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Global rebalancing is in order
Tue, 19 Apr Pre-Open

The global financial crisis changed the dynamics of the world economy. With the developed world down in the dumps, it was up to the emerging nations to lend a hand in rebalancing the economy. Partly, they have managed to do this, as emerging countries have recovered faster by reporting growth far superior to that of the West.

Further in this regard, the RBI opines that global rebalancing will require deficit economies to save more and consume less while depending more on external demand relative to domestic demand for sustaining growth. And the emerging nations will have to mirror these efforts i.e. they will need to save less and spend more and depend upon domestic demand to drive growth.

In short, there has to be symmetry between the two. But this scenario has not really panned out. The emerging nations for their part have witnessed strong growth in their economies. For instance, India's GDP growth has been healthy and strong focus on the domestic market means that the country is less vulnerable to any slowdown in exports. That said, all emerging nations including China so far have largely seen their economies expand on account of exports. With demand in the West remaining tepid, these economies to some extent have suffered and are now trying to lessen their dependence on external demand.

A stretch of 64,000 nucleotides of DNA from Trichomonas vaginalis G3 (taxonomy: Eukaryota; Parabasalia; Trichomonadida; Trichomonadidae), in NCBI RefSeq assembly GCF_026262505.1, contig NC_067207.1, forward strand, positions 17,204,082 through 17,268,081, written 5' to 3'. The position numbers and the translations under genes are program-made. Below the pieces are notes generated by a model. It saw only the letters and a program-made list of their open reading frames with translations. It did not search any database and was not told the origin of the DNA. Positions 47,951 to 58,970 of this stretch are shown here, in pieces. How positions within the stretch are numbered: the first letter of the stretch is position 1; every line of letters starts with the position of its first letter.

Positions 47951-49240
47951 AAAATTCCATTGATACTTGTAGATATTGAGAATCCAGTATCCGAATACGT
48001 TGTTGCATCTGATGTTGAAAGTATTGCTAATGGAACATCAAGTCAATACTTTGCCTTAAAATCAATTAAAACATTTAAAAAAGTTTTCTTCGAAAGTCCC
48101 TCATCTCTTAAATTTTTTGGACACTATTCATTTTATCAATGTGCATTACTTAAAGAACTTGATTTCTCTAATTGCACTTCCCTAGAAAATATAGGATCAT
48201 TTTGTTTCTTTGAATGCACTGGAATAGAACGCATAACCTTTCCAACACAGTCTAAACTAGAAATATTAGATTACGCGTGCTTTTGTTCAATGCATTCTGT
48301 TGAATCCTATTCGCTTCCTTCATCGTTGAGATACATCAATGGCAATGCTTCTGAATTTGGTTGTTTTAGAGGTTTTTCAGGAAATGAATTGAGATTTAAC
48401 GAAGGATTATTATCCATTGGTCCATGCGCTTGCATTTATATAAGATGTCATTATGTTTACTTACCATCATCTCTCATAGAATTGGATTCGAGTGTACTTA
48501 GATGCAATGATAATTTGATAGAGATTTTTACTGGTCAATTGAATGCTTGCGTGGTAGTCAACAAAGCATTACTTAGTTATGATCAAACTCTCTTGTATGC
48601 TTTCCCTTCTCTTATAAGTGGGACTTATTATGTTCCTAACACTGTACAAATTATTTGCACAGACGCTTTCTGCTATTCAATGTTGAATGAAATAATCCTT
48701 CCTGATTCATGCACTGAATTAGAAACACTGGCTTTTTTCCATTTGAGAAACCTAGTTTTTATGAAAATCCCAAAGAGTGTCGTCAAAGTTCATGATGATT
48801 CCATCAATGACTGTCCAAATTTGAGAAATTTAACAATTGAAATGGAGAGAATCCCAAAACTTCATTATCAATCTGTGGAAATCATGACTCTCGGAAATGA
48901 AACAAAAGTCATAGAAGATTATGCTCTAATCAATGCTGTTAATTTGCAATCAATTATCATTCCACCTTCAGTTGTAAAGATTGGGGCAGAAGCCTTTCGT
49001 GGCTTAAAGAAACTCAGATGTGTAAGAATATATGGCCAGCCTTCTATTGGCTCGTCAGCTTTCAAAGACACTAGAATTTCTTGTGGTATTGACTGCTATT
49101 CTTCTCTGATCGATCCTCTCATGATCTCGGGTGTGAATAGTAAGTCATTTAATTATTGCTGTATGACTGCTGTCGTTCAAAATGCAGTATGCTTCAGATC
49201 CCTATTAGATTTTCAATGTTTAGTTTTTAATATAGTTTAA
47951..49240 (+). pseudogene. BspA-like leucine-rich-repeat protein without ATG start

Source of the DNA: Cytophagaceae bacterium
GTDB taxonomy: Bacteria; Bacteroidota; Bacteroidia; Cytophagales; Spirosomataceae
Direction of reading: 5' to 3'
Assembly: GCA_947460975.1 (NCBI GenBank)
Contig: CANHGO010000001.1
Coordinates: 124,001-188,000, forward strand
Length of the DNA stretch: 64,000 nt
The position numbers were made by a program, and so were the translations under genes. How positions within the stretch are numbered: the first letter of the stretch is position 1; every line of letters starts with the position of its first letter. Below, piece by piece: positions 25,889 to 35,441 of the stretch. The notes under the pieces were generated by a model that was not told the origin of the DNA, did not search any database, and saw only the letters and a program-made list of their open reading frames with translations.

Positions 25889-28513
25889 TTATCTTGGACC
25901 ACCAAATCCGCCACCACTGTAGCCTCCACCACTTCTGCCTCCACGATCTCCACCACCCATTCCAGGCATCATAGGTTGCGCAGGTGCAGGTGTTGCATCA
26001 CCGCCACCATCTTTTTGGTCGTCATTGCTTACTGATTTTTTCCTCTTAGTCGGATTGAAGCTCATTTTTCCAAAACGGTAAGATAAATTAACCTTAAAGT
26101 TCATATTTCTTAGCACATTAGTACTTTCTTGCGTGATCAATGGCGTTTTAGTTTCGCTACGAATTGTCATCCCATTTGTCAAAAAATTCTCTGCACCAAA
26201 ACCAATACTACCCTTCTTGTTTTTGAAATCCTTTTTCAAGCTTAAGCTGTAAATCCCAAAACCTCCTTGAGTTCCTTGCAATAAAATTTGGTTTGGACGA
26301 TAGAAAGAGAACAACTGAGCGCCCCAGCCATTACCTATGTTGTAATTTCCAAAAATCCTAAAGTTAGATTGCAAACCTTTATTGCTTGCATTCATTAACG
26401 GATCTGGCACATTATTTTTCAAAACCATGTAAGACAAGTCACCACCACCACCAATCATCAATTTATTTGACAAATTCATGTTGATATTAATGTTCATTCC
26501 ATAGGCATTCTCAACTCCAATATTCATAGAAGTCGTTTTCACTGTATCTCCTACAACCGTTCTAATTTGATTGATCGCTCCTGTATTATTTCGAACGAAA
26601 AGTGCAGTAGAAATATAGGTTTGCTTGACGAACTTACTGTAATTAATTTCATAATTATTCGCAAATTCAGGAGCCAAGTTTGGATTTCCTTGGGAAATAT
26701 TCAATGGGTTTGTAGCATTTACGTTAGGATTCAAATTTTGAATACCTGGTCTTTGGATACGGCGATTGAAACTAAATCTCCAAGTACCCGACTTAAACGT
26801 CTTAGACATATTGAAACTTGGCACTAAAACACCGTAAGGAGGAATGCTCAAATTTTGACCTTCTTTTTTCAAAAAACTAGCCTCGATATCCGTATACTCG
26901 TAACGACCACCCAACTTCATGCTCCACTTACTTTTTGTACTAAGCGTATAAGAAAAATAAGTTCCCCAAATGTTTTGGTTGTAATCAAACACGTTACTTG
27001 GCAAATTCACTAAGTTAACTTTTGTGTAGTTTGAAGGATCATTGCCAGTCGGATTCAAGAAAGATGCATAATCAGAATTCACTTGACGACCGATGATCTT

In the West too, especially the US, the government does not seem to believe in the concept of saving more. Its focus has been to revive growth and toward this end has introduced huge stimulus packages hoping that more money will induce Americans to spend. Hardly a sound strategy to propagate, especially since a large part of America's problem has been a rather consumerist culture. Americans, in the meantime, are not really playing to the tunes of its government and are choosing to save more especially since the job scenario is highly uncertain.

What is more, concerns of overheating and inflation are now plaguing the emerging markets too. So, while they will still outperform their developed peers in the medium term, their own growth forecasts are likely to get toned down till such time that inflation is brought down to an acceptable level.

Currency is also becoming an issue and the dollar's status as the reserve currency is being questioned more and more. There appears to be an increasing consensus that the focus should be more on a basket of currencies rather than depending on one single currency.

Indeed, RBI head Mr. Subbarao opines that managing rebalancing will require a shared understanding on conducting macroeconomic policies to minimize disruptions to macroeconomic stability. While that makes sense, implementing it may not be that simple.

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Mar 21, 2018 (Close)